The Internet + Interactive Technologies


I wrote this essay as a university paper [1996] to explain in as simple a way as possible the key aspects relating to the technologies that have come together to create the entity that we know of as the Internet.

From any point of reference within this I am sure that you could spend many hours exploring the fascinating complexity and background issues - especially the implications of these technologies for our planet, and our own interconnected lives...

In the beginning

The information-super-highway is the term used that likens the joining of computers, with that of the construction of the massive highway systems in the U.S. in the 50's. The term suggests landscape and geography, a distance between points, and implies that you have to travel to get from one point to another.

One of the main aspects of this technology is that distance is eliminated.

With the internet it doesn't matter if the person you are contacting is next door, or thousands of kilometres away.

As the phrase suggests, information is the primary function of the information-super-highway, the 'real' use for the internet is not known, but merely suggested.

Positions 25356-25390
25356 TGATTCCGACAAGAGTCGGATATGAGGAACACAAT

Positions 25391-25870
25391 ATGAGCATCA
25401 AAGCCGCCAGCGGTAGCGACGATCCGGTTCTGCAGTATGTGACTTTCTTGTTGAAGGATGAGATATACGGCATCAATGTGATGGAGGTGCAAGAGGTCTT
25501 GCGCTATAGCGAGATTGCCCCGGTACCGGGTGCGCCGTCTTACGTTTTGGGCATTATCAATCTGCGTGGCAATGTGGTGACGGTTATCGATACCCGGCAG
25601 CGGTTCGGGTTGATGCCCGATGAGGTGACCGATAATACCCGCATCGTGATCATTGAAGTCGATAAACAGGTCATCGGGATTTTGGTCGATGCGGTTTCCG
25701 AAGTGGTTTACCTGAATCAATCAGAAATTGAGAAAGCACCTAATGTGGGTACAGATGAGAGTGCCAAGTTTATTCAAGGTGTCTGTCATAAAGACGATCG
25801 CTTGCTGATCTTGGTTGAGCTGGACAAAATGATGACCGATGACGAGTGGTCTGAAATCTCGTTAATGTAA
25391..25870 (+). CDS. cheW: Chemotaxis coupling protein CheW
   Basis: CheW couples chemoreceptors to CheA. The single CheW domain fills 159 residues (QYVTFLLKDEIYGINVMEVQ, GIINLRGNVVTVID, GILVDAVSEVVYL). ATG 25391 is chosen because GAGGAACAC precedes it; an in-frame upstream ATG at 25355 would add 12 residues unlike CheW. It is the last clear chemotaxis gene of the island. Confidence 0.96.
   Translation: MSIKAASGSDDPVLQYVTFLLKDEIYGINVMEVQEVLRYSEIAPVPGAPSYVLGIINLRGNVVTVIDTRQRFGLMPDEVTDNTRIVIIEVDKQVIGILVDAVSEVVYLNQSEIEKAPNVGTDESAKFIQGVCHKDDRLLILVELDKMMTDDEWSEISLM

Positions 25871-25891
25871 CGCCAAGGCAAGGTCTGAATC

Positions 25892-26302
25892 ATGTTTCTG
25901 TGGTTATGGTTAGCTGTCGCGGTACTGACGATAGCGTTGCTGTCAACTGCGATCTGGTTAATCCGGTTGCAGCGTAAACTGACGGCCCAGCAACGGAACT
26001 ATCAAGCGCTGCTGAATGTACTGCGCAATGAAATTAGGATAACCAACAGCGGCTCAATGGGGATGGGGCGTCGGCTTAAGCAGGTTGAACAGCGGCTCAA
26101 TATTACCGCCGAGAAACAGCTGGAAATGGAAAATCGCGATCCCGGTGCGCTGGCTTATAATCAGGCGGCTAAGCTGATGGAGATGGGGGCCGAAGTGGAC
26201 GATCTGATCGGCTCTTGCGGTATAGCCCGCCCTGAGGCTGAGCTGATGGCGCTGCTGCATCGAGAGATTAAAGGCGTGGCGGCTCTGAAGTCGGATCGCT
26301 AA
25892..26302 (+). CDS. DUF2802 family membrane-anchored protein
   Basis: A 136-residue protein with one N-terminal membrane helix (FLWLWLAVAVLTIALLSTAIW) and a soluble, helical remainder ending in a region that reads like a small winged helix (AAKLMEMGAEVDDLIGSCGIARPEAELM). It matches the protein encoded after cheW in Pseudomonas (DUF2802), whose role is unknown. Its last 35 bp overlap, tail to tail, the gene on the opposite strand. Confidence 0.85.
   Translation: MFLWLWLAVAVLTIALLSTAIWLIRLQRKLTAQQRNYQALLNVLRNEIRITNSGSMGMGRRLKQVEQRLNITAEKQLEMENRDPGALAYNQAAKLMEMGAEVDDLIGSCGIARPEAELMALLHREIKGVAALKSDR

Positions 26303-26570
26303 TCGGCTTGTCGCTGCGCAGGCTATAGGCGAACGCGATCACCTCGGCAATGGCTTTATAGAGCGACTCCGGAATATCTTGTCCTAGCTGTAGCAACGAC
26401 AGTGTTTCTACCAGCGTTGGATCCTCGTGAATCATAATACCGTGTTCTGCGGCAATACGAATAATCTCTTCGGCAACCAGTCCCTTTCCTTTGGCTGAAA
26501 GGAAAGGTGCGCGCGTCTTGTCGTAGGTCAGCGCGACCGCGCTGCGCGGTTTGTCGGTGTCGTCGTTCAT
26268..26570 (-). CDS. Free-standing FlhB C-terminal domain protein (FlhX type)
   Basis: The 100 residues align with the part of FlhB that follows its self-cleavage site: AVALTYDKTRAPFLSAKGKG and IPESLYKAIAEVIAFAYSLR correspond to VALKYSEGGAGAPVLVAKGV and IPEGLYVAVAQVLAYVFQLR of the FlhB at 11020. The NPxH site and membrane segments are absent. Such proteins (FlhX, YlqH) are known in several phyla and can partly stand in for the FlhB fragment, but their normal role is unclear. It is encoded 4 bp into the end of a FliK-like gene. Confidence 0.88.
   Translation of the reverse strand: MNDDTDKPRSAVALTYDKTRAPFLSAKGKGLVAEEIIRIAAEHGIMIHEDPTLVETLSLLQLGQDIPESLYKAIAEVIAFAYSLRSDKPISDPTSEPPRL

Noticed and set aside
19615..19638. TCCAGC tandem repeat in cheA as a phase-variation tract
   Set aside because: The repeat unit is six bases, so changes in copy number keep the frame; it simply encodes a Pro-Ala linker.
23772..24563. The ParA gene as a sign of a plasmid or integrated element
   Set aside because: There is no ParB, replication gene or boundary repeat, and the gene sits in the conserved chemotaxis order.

At present the internet is in it's infancy, and consists mainly of the internet, world wide web, and associated computer technology. The world-wide-web [www] is essentially the graphical face of the internet containing not only text, but images, streaming vision and sounds.

What the internet will become truly is anyone's guess, we can only suggest where the technology that is coming together is going to take us.

The internet refers to a group of computers connected together, which are capable of exchanging information, a term derived from Interconnected [Computer] Network.

Designed by the U.S. Defence Department in the 1960's during the "Cold War" to remain pervasive and operational in the event of partial destruction by nuclear attack, it has permutated into something that its original proponents could never have envisaged.